Due to the expected increase in child abuse during the period of COVID-19 confinement, it is essential that social researchers and other professionals work together very quickly to provide alternatives that protect children. To respond to this extremely urgent demand, evidence-based actions are presented that are being carried out in nine schools in the autonomous communities of Valencia and Murcia, Spain, during the confinement with the goal of “opening doors” to foster supportive relationships and a safe environment to prevent child abuse.
Communities getting involved: supporting community leadership in the response to the COVID-19 pandemic
Institution: UNHCR - United Nations High Commissioner for Refugees
Published: June 2020

The COVID-19 pandemic has created challenges for forcibly displaced persons and the humanitarian organizations working to support them. With restrictions on movement and limited access to refugees, asylum-seekers, internally displaced persons (IDPs) and stateless persons across the globe, UNHCR is supporting displaced communities to take the lead in the prevention of, and the response to, the existing and emerging protection needs of women, men, girls and boys of diverse backgrounds. This brief provides an overview of UNHCRs approach to engaging communities in the prevention and response to COVID-19, and draws on examples from the field,where displaced communities are partnering with humanitarian actors to protect those at heightened risk.

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Yemen 5 years on: Children, Conflict and COVID-19
Institution: *UNICEF
Published: June 2020 UNICEF Publication
Millions of children in Yemen could be pushed to ‘the brink of starvation’ due to huge shortfalls in humanitarian aid funding amid the COVID-19 pandemic – according to a new UNICEF report marking more than five years since conflict escalated in the country. Yemen five years on: Children, conflict and COVID-19 warns that as Yemen’s devastated health system and infrastructure struggle to cope with coronavirus, the already dire situation for children is likely to deteriorate considerably.
COVID-19 Impacts on African Children: How to protect-a-generation at risk

AUTHOR(S)
Eric Hazard

Institution: Save the Children
Published: June 2020
The COVID-19 pandemic is unprecedented with the virus spreading in almost all countries in the world. In Africa, 55 out of 54 countries have reported at least one COVID-19 infection. Luckily for Africa, confirmed COVID-19 cases remain comparatively low, at 158,000 as of June 3rd; which is partly attributable to early and decisive action taken by many African governments as well as a youthful population. However, the COVID-19 pandemic has hit Africa not only as a health crisis but also as a devastating socio-economic crisis that may persist over the months and years to come. This policy paper underscores that, although children do not represent a high-risk group for direct COVID-19 fatality, the pandemic posts far-reaching secondary impacts that heighten risks to African children’s rights and wellbeing.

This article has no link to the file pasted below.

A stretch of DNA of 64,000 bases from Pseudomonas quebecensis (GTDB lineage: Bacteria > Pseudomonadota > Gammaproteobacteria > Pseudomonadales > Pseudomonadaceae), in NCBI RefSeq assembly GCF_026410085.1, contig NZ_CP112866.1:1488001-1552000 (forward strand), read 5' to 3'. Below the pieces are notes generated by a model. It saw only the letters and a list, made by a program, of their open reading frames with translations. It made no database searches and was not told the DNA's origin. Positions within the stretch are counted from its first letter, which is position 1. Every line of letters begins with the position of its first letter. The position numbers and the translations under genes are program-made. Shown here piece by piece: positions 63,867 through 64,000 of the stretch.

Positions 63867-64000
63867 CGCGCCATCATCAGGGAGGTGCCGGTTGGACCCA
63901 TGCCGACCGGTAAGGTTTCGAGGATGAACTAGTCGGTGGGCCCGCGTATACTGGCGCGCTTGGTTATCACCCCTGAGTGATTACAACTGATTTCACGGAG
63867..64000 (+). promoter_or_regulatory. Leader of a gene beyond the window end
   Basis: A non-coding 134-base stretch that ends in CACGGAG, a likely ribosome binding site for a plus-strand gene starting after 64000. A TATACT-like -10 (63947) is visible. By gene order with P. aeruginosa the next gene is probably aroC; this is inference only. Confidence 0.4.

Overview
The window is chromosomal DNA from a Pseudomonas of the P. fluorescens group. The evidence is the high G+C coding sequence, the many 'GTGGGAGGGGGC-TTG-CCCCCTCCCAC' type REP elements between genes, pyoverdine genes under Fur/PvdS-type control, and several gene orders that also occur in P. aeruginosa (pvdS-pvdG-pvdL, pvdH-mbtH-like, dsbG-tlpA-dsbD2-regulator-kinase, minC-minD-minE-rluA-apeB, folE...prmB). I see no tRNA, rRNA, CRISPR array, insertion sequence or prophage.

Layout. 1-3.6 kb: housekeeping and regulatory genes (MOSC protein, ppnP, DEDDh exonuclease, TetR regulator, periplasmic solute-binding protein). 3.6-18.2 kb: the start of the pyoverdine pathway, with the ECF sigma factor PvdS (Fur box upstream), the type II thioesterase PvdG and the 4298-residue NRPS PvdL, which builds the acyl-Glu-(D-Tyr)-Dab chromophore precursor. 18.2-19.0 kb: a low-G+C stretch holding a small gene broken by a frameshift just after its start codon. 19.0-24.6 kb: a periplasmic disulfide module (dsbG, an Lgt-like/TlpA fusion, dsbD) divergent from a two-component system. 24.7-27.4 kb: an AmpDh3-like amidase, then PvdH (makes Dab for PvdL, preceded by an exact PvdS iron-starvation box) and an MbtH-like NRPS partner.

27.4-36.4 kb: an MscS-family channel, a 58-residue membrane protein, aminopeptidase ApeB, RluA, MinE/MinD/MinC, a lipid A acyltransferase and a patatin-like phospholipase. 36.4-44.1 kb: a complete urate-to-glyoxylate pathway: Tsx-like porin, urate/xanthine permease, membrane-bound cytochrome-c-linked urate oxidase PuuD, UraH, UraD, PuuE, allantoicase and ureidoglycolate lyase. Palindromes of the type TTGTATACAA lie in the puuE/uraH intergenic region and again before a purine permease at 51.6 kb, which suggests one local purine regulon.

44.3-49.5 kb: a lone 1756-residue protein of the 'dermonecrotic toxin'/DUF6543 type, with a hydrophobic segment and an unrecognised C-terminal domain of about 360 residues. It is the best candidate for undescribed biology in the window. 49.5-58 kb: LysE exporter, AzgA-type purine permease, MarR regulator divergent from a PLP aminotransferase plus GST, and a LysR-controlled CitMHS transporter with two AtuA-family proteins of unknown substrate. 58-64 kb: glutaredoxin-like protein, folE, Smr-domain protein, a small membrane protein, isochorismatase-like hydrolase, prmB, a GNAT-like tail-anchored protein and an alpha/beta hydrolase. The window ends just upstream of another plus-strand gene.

COVID-19 aftershocks: a perfect storm
Institution: World Vision
Published: May 2020

COVID-19 poses a grave threat to the world’s children. As it has been showed in a previous report, while the mortality rate for healthy children infected by the virus has been lower than for adults and those with pre-existing conditions, 30 million are still at risk of illness and death. It is the indirect effects and impacts of this disease that pose a clear and present danger to children, particularly the most vulnerable. This report looks at one those impacts of COVID-19 on girls and boys. Violence. It predicts a major spike in the cases of children experiencing physical, emotional and sexual violence, both now and in the months and years to come. Whether they are forced to stay at home, or, in time, are sent to work or pushed into early marriage, boys and girls face a bleak future – unless governments, UN agencies, donors, NGOs, and the private sector do everything thing they can now to protect them.

Impact of COVID-19 on violence against women and girls and service provision: UN Women rapid assessment and findings
Institution: UN Women
Published: May 2020